• Next speaker – “These are turbulent times…the call is to no longer tolerate the cancer that infects our police departments, but…to excise the cancer” so it doesn’t destroy the majority of the body that functions properly and professionally. People are responding with either “fight or flight.” Looters and rioters are not honoring the life of George Floyd or the struggle against racism, just “wasting resources.” It’s painful when people say they’re with you, but aren’t there during times as trouble. Virginia has the capacity to move beyond systemic racism and be “for lovers.”
  • Chair of Fairfax County Communities of Trust Committee, Shirley Ginwright. Cam Thompson tweets, “Speaker: We need to listen to the young people on the street fighting for justice. Why are they fighting for the same things now (speaker says she marched with Dr. King)?” Speaker: When the smoke has cleared, we can’t go back to business as usual. We have to change the books. We have to make sure the next generation doesn’t go through the same things we’ve gone through now and 50 years ago.” Crucial to vote.
  • Naquel Perry, Jr. (rising senior from Albemarle High School) – “To all the kids who are watching…we are the future…we need everyone to…help us…please use your right and vote.”
  • Henrico County Supervisor Tyrone Nelson: “I want to just let you guys know that black people are hurting, and we’re not going to be able to sweep this under the carpet” and go along with business as usual. For 400 years, black people have been treated as less than equal. It’s not just George Floyd, it’s many cases of African Americans being killed by police. Quotes Luke 19:41-42: Jesus wept, but he also acted. Frustrated, tired, sad and angry, also has a responsibility, asking for a community review board. Let your anger turn to righteous indignation, let’s not be here again…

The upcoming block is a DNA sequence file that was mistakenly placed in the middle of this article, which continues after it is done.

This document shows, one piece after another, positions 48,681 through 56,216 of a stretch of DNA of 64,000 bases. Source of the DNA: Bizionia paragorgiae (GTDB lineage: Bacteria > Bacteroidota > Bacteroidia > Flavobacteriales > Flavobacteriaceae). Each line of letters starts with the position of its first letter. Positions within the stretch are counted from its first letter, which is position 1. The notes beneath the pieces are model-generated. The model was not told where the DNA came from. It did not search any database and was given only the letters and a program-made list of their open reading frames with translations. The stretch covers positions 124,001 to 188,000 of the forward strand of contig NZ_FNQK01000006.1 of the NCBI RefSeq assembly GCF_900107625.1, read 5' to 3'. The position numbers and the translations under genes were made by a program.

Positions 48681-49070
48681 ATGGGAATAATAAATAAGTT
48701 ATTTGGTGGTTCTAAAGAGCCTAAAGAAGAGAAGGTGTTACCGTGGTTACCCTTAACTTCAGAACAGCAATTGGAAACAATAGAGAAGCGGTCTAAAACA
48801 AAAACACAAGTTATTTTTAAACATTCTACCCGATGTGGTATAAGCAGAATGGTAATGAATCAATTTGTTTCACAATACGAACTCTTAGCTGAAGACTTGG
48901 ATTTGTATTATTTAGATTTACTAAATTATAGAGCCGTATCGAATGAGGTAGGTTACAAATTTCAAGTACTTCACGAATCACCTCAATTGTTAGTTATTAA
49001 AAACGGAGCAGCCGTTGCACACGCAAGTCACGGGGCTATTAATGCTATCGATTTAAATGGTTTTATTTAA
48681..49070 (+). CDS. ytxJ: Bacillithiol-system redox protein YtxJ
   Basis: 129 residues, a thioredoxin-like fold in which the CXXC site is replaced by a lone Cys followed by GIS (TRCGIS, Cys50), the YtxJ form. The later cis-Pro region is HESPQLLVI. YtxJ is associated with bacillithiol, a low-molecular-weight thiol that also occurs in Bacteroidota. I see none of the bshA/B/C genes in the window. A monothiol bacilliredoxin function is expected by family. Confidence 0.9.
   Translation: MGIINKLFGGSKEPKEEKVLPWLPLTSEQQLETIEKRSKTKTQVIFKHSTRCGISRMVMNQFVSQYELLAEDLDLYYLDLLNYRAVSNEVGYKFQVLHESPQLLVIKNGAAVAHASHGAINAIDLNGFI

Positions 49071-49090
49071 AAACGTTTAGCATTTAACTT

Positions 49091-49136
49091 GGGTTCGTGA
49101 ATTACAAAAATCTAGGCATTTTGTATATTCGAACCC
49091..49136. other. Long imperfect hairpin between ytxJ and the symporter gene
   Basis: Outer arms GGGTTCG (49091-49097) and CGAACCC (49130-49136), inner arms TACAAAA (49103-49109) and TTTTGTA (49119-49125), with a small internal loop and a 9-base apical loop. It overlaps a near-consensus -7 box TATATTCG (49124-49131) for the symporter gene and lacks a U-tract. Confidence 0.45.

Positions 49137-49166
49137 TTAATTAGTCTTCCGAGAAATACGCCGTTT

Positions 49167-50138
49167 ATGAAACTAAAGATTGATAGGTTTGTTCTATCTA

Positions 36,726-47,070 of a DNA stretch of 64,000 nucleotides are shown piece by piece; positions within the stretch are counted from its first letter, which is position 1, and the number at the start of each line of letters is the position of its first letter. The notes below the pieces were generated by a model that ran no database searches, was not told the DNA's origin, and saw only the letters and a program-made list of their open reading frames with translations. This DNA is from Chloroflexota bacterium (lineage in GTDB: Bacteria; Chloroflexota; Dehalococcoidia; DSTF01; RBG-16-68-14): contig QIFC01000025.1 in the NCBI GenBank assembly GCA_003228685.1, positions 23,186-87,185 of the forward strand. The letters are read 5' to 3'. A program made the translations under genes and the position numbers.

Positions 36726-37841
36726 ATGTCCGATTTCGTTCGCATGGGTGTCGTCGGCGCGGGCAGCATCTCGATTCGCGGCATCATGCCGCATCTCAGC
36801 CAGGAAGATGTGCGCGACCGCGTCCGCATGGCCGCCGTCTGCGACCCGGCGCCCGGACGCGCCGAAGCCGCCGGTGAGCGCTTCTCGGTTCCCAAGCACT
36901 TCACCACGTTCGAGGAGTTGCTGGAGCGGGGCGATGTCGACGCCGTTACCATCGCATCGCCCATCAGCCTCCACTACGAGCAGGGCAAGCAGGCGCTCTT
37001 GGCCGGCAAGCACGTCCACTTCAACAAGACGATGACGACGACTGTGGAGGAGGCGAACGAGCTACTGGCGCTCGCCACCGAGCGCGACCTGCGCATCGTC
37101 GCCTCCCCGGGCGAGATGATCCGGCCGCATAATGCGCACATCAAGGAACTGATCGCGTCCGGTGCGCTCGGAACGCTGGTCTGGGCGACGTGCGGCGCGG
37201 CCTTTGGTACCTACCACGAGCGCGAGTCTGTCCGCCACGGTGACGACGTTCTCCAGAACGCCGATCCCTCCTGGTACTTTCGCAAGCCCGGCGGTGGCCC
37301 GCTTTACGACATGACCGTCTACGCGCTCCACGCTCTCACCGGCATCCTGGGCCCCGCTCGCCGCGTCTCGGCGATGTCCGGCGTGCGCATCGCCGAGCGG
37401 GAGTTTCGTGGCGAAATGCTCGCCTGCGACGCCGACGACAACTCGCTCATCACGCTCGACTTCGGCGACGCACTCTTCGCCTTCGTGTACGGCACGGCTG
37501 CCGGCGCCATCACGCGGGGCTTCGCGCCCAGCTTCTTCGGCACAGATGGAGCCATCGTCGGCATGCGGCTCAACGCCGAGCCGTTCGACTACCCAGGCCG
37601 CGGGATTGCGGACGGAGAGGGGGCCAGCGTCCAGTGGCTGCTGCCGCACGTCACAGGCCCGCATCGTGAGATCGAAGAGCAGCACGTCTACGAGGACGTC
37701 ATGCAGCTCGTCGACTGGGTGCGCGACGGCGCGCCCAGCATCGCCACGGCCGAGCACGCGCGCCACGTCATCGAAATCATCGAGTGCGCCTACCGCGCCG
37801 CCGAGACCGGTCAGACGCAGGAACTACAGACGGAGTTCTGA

• Urban League of Hampton Roads representative James Bibbs – This hurts us all, even to those who have no clue about what’s going on. Thanks Gov. Northam for doing this, for the African-American advisory council, chief diversity officer. There’s a lot of work to go…but confident that with Dr. Underwood and others, Virginia will get there. The unrest is the voices of the unheard, they’re angry, mad, frustrated. The goal is to not lose the message. Need police reform, including bodycams and dashcams at all times. Stop being afraid to challenge a statement that you know is not right. If we don’t do that, this nation will never advance. It has to start today, with me.
  • Next speaker, Cynthia Hudson – chairman of commission to examine racial inequity in Virginia law – thanks Gov. Northam for creating a vehicle she can be involved in. “We are done dying.” “I’m a little bit done talking, I want to act.